Valve, operator of the Steam gaming platform, has updated its rules for games with generative AI.
In a blog post on Steamworks Development, the company outlined its future approach to such games. The changes affect both pre-generated and live-generated AI content.
Pre-generated AI content is content that has been created using AI tools during development. Live-generated AI content is content created in-game using AI tools.
The same rules apply to both types of content, but there is an additional requirement for live-generated content: developers must inform Valve of the safeguards they have in place to ensure that the AI does not generate illegal content.
Pre-Generated: Any kind of content (art/code/sound/etc) created with the help of AI tools during development. Under the Steam Distribution Agreement, you promise Valve that your game will not include illegal or infringing content, and that your game will be consistent with your marketing materials. In our pre-release review, we will evaluate the output of AI generated content in your game the same way we evaluate all non-AI content – including a check that your game meets those promises.
Live-Generated: Any kind of content created with the help of AI tools while the game is running. In addition to following the same rules as Pre-Generated AI content, this comes with an additional requirement: in the Content Survey, you’ll need to tell us what kind of guardrails you’re putting on your AI to ensure it’s not generating illegal content.
Developers must disclose AI usage
Valve has also updated the questionnaire that developers must fill out before releasing their games. It now includes a new section on disclosure of AI technology. Developers must describe how they use AI in the development and execution of their game.
Valve will consider the AI disclosure when reviewing the game before release. Most of the disclosure will also be displayed on the game’s store page so that potential customers can understand how the game uses AI technology.
In addition, Valve has implemented a new system for players to report live AI content in games that violate Steam rules, and developers must inform Valve of the safeguards they have in place to ensure that the AI does not generate illegal content. Valve does not currently publish live, AI-generated adult sexual content.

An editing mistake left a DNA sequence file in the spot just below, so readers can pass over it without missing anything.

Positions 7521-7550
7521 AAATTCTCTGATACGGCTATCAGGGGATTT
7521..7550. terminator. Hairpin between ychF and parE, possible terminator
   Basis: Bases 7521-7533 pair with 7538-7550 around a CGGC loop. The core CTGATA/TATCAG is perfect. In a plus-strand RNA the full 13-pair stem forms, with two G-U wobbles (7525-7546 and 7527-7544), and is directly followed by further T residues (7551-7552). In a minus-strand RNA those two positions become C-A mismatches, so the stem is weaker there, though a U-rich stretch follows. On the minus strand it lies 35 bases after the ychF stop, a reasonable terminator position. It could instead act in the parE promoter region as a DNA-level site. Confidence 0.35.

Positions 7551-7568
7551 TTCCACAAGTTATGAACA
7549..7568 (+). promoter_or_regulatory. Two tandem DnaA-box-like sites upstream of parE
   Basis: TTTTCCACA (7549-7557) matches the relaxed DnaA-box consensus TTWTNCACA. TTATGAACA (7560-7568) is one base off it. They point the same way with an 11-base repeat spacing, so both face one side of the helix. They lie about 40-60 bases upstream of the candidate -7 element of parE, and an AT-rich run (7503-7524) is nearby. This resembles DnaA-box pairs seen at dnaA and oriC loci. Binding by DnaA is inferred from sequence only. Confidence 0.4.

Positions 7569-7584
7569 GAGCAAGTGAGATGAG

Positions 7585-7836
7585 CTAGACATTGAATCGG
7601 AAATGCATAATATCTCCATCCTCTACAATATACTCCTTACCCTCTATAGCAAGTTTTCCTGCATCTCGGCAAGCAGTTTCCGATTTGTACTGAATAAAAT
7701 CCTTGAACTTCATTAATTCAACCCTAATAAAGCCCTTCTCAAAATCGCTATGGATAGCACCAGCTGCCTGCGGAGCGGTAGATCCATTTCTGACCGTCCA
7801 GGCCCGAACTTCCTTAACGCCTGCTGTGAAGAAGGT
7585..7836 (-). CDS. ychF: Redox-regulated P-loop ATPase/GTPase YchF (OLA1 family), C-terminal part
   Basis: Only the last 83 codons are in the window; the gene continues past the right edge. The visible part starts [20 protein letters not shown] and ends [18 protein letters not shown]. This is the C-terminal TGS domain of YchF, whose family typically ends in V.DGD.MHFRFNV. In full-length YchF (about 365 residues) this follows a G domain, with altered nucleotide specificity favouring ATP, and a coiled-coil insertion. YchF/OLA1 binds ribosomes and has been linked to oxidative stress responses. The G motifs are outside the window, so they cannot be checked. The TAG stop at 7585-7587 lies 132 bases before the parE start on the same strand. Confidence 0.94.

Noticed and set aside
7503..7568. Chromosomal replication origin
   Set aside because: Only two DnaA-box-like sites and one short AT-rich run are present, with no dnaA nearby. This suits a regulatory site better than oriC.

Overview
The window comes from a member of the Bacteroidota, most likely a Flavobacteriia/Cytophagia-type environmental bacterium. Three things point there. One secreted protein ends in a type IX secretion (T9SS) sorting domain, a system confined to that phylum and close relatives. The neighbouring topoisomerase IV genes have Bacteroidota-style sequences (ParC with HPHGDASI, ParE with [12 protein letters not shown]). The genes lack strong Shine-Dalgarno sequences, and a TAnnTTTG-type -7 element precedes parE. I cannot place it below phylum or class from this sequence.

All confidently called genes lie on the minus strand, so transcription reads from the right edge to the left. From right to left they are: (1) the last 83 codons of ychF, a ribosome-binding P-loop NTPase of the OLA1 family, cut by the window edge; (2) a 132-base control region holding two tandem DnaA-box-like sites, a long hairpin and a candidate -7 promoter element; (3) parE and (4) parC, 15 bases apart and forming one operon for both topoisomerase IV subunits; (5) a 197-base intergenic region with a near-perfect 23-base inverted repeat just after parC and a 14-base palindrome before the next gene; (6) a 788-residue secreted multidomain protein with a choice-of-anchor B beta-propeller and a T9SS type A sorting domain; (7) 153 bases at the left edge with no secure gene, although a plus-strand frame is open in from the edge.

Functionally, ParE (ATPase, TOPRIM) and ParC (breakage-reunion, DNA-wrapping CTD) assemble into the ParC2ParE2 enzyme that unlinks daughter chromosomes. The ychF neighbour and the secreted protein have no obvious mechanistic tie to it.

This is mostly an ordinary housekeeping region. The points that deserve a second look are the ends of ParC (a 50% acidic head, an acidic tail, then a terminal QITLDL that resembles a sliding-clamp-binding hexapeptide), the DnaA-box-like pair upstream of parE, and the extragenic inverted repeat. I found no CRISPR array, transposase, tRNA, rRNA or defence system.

These moves follow reports in July 2023 that Valve had rejected games with AI content due to copyright issues. At the time, the company said developers couldn’t prove they owned the rights to the AI systems’ training data – a somewhat absurd request given the current AI market. But the company decided to err on the side of caution and wait for the legal situation to be resolved.
The new policy provides a more concrete framework for developers who want to use generative AI in their games and publish them on Steam. However, the legal basis for generative AI remains vague and depends on the training data from which the generative model has learned. Numerous lawsuits are pending.
Again, Valve’s statement does not provide definitive clarity, as it only refers to “illegal or infringing content” – which could theoretically include game assets created with generative AI if they violate copyright. Valve emphasizes that it will review and adjust its approach as the regulatory environment changes.
The gaming industry could benefit greatly from generative AI because it sits at the intersection of many technologies that could be semi-automated by GenAI: code, graphics, text, but also 2D and 3D assets.
For example, Midjourney recently announced its intention to generate entire 3D worlds at 60 FPS in the not-too-distant future. Midjourney “isn’t a really fast artist, it’s more like a really slow game engine,” according to Midjourney CEO David Holz. But Midjourney is also one of the generative AI tools getting hammered for possible copyright infringement.